As product managers, we are responsible for identifying and prioritizing the features for our products. Then we spend time with Development to create new capabilities and with Marketing, Sales, and customers extolling the benefits that these capabilities will provide.
One of our key assumptions is that each new capability is valuable to some (and hopefully, all) of our customers and potential customers.
However, in today’s litigious environment, shouldn’t product managers also be concerned with protecting their own company?
In an enterprise software application, a wide variety of users perform various functions, including many that could expose their company to risks. For example, new product designs are reviewed and approved in Product Lifecycle Management or PLM systems, raw materials are acquired in ERP systems, and confidential legal matters are managed and reviewed in document management systems.
Each of these systems have one thing in common — it is possible for an “authorized user” to perform an action that could put their company in a compromising situation. And if someone has stolen this user’s identity and a terrible situation results — do you think that they will attempt to hold the enterprise software vendor responsible?
Of course they will.
If today’s legal system allows the manufacturer to be held liable when someone falls off the top of one of their step ladders, it will be easy to hold the enterprise software company responsible when the strategy of a defense team in a high-profile legal matter is downloaded and released to the public by someone who guessed the lead counsel’s password.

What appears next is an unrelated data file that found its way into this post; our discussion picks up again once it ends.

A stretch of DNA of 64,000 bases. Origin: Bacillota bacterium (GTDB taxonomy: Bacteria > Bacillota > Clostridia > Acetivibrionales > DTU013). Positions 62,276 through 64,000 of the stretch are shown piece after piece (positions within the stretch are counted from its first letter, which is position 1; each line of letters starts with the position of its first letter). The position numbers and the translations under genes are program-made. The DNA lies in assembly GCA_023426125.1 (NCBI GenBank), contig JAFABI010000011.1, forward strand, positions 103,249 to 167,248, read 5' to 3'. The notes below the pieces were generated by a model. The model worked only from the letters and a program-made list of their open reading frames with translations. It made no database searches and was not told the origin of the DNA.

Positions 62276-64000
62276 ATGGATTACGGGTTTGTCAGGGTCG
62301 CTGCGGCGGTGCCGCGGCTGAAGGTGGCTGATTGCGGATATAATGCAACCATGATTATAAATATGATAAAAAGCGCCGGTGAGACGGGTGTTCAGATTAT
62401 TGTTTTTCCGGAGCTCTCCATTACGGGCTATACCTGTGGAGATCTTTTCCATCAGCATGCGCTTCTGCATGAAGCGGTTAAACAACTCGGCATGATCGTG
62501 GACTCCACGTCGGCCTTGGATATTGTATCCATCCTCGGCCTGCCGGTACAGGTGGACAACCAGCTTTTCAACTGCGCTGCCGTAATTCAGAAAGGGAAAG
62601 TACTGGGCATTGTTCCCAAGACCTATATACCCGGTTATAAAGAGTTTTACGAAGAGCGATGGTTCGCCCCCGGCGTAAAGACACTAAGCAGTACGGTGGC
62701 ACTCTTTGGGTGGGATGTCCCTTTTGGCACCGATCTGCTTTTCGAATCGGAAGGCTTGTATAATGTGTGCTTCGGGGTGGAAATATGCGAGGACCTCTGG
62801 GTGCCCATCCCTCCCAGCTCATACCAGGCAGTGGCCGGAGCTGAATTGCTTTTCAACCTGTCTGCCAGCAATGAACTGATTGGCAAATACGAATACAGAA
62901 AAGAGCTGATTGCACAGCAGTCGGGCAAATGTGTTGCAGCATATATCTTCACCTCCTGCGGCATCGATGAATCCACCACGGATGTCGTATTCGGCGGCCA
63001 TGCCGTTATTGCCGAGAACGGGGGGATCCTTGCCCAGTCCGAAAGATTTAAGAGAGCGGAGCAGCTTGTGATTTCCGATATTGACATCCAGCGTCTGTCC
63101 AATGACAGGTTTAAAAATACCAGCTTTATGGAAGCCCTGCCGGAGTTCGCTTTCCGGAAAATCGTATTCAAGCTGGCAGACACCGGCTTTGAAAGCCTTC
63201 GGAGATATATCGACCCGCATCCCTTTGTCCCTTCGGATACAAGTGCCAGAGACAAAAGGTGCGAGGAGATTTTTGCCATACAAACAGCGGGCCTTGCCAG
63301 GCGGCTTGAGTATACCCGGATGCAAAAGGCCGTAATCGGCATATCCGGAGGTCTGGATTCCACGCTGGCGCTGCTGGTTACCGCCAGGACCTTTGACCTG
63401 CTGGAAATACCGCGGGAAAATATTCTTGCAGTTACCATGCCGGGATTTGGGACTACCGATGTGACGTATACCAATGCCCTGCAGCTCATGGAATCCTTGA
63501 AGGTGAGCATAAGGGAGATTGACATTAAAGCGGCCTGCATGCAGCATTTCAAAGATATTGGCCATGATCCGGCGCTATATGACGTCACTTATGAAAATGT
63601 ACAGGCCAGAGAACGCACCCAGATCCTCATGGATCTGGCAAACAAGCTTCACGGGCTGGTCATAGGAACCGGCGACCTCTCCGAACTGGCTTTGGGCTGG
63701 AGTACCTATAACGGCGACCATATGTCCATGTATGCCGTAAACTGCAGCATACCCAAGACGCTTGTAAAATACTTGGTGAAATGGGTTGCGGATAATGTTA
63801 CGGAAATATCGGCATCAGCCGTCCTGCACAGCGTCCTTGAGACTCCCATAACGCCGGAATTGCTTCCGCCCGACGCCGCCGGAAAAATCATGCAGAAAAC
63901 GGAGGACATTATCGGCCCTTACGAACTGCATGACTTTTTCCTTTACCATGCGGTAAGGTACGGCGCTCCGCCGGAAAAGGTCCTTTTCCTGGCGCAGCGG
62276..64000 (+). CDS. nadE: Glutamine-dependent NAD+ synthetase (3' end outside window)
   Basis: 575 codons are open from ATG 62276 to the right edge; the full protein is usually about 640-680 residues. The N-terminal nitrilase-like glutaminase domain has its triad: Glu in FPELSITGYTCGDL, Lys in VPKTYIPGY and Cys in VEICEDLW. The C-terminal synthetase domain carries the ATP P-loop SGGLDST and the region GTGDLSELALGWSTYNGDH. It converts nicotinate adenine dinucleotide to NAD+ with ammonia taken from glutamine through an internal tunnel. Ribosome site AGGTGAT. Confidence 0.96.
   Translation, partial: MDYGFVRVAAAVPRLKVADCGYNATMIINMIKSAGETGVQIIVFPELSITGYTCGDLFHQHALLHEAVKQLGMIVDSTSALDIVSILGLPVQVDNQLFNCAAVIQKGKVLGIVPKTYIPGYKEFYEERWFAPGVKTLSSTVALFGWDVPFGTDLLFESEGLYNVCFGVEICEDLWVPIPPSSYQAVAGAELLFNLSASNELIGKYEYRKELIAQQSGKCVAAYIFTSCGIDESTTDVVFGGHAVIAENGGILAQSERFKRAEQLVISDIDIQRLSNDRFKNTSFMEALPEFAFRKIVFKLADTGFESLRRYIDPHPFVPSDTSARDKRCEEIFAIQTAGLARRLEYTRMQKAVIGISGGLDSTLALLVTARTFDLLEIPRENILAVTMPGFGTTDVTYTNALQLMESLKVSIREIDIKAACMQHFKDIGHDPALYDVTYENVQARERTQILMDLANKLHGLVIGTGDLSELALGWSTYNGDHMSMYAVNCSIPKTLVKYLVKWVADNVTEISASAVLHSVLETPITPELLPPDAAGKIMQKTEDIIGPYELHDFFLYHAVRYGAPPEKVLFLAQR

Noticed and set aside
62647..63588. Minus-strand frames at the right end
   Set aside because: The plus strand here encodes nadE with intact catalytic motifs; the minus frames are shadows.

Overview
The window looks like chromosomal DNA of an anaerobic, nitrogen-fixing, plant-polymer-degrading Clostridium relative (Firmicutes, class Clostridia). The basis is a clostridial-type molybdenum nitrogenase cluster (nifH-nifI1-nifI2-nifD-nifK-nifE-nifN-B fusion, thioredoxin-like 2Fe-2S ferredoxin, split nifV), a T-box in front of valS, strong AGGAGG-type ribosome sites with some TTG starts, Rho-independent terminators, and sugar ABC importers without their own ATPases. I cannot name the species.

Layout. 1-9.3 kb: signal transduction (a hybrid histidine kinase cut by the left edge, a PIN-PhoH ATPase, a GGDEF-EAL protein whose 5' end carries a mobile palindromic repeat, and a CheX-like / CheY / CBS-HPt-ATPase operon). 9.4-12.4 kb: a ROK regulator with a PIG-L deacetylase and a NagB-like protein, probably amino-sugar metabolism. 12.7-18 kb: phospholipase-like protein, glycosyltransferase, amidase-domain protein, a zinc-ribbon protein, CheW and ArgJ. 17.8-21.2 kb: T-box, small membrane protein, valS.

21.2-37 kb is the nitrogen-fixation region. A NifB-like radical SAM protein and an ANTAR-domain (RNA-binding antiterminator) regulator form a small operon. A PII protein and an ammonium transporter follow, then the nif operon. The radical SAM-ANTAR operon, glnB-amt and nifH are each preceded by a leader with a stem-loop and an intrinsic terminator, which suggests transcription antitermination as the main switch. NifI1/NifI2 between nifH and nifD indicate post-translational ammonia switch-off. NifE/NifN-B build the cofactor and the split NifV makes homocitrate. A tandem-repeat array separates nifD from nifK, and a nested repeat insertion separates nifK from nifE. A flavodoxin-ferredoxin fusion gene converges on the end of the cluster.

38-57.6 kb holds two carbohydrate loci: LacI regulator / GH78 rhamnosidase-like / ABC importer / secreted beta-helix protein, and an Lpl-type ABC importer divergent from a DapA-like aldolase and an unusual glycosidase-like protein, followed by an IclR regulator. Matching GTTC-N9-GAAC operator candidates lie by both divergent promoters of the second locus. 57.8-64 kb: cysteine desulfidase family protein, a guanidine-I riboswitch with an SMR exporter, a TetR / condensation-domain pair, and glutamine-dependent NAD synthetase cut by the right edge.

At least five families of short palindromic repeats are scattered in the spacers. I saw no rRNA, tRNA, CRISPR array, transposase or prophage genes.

And what about a situation where a new part in an automobile is approved by a well-meaning administrative assistant who misunderstood which part their boss said to approve. When this approved part is later discovered to be faulty and results in the deaths of a number of people, don’t you think that the company will complain that it was “too easy” for the assistant to pretend to be her boss and that the software should have done a better job of detecting and preventing this action? Unfortunately, the answer is probably “yes”.
Thus, I believe Product Management needs to expand the criteria that we use to evaluate potential product capabilities, as follows:
- Riskiness — Capabilities that the product absolutely must have to protect the viability of “our” company.
- Must Have — Capabilities that the product must have in order to be effective in the market place.
- Should Have — Capabilities that the product should have, but are not required.
- Nice to Have — Capabilities that we would like to have, but are not required.
This approach will result in more time being spent resolving “Risk” issues and less time on user-visible features that could generate revenue — which could also threaten the continued existence of the software company. Oh joy!! Yet another trade-off for Product Management to balance.
So, what do you think? Does this topic ever come up in your product planning? Or does your company depend on the fine print of your license agreements to protect itself?